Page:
I am (not) Adam Lanza.
I apologize to all of my friends and family members who are reading this instead of hearing it directly from my mouth. Please understand that I do not have the time or the emotional energy to call each one of you and explain the hardest years of my life and the difficulties I have endured recently. I don’t like to share my personal life in a public forum, I was always taught to be strong, and to not show weakness. I would have most likely continued the hard work of ‘passing’ but for last week’s shooting in Connecticut and the very public debate about autism and mental illness that it has sparked. So, here it is:
I have Asperger’s.
When I was 27 years old, I was in the process of filling out graduate school applications when I began to struggle with learning difficulties, anxiety and social confusion. I have always had these issues, but I never really thought about what they might be labeled. I grew up in a working class family; my parents worked hard but never made it to college. They did their best raising four kids on my father’s police officer salary. Mental health and learning difficulties were never things we discussed. In 7th grade I was sent to a public alternative school because I was having issues in the mainstream school. At this alternative school, I was able to work at my own pace, and the teachers were trained to work with students with learning and behavioral issues.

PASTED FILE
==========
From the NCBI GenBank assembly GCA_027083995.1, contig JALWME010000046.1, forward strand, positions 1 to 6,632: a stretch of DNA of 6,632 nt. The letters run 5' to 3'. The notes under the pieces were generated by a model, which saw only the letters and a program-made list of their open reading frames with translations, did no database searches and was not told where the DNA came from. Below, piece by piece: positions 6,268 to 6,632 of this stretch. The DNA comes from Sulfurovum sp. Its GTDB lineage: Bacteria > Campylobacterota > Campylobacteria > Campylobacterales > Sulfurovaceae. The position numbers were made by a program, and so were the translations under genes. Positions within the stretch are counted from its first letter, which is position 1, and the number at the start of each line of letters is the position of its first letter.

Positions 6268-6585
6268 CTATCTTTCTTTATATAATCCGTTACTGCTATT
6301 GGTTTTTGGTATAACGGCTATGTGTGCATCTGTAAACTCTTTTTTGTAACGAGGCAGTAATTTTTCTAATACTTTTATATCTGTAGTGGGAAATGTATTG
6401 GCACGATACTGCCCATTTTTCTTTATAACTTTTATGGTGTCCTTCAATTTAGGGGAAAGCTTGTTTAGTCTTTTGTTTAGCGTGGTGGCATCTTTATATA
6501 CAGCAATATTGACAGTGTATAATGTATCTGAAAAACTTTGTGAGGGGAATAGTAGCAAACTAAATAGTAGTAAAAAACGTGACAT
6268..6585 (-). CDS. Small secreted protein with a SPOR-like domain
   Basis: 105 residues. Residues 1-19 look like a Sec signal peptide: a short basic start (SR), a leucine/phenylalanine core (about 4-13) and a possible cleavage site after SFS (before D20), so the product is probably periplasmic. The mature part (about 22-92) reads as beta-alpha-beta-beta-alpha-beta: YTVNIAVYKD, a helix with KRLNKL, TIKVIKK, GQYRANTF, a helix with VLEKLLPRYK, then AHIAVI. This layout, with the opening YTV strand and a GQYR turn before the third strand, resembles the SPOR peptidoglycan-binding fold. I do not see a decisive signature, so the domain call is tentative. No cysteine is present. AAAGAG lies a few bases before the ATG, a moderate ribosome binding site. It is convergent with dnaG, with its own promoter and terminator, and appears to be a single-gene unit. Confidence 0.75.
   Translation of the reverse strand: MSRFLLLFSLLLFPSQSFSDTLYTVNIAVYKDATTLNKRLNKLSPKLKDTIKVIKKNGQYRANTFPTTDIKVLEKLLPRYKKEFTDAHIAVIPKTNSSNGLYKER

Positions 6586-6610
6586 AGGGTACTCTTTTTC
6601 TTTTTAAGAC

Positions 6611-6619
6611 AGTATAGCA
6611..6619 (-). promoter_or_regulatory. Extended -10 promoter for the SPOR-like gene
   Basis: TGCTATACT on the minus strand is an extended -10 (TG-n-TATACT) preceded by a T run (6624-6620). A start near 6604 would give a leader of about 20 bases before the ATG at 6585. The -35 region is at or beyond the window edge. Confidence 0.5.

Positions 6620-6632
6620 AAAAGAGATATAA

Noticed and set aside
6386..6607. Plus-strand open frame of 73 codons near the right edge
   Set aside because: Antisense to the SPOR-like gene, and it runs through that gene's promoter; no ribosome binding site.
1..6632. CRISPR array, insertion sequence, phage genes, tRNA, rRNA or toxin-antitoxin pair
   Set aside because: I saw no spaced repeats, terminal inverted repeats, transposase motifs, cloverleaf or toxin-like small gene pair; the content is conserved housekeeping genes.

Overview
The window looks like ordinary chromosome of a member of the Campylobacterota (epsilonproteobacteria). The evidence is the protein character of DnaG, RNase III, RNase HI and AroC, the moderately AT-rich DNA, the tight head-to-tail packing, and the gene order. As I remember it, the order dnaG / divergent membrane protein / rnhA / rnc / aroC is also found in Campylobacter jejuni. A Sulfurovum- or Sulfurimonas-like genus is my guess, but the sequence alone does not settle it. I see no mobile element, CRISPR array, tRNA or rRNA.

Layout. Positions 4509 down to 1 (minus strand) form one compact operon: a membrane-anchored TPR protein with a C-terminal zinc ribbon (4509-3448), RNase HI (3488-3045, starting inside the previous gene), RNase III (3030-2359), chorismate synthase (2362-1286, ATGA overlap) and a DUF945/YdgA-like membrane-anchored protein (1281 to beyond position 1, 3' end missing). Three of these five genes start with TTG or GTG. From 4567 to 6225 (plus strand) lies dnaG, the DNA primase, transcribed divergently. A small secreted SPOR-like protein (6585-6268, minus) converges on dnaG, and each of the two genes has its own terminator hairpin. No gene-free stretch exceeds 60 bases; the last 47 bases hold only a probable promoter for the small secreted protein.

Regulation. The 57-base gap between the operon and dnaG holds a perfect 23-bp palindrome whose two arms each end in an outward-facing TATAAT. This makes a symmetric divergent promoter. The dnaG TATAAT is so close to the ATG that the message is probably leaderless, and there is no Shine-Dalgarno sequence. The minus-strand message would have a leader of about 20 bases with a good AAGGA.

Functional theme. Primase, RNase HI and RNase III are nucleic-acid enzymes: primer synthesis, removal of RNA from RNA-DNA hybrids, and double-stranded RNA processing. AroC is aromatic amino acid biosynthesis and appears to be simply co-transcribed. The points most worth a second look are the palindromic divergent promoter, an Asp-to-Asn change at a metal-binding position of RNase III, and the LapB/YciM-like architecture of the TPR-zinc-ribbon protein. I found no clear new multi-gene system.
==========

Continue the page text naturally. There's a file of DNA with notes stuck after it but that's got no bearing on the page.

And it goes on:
I graduated by the skin of my teeth, and moved to California when I turned eighteen. I didn’t think about my difficulties much until I started college. When I was twenty-three I began studying at a local community college. I would have pursued a one year certificate in music, were it not for discovering a love of and talent for philosophy. Four years later I graduated from Portland State University in Portland, Oregon and set out to apply to philosophy graduate programs. But I found the application process very strange and difficult. Most of my professors expected something of me that I didn’t understand; a kind of academic professionalism that I had never been taught and could not pick up on my own. I failed my GRE practice test with a devastating score of 275 on the math section. When I looked at the equations I wanted to cry. I did cry. I couldn’t understand them. The stress of the process led me to the student health and counseling center where I worked with a psychologist to try to better understand my difficulties. He set up an appointment for psychological testing at a local office. There, for one week straight I took IQ tests, assessments and mental health questionnaires. I spoke to the doctor about my family history and school history. She diagnosed me with Asperger’s, as well as major depressive disorder, generalized anxiety disorder, a non-verbal learning disability and a learning disability called dyscalculia, (like dyslexia, but for math).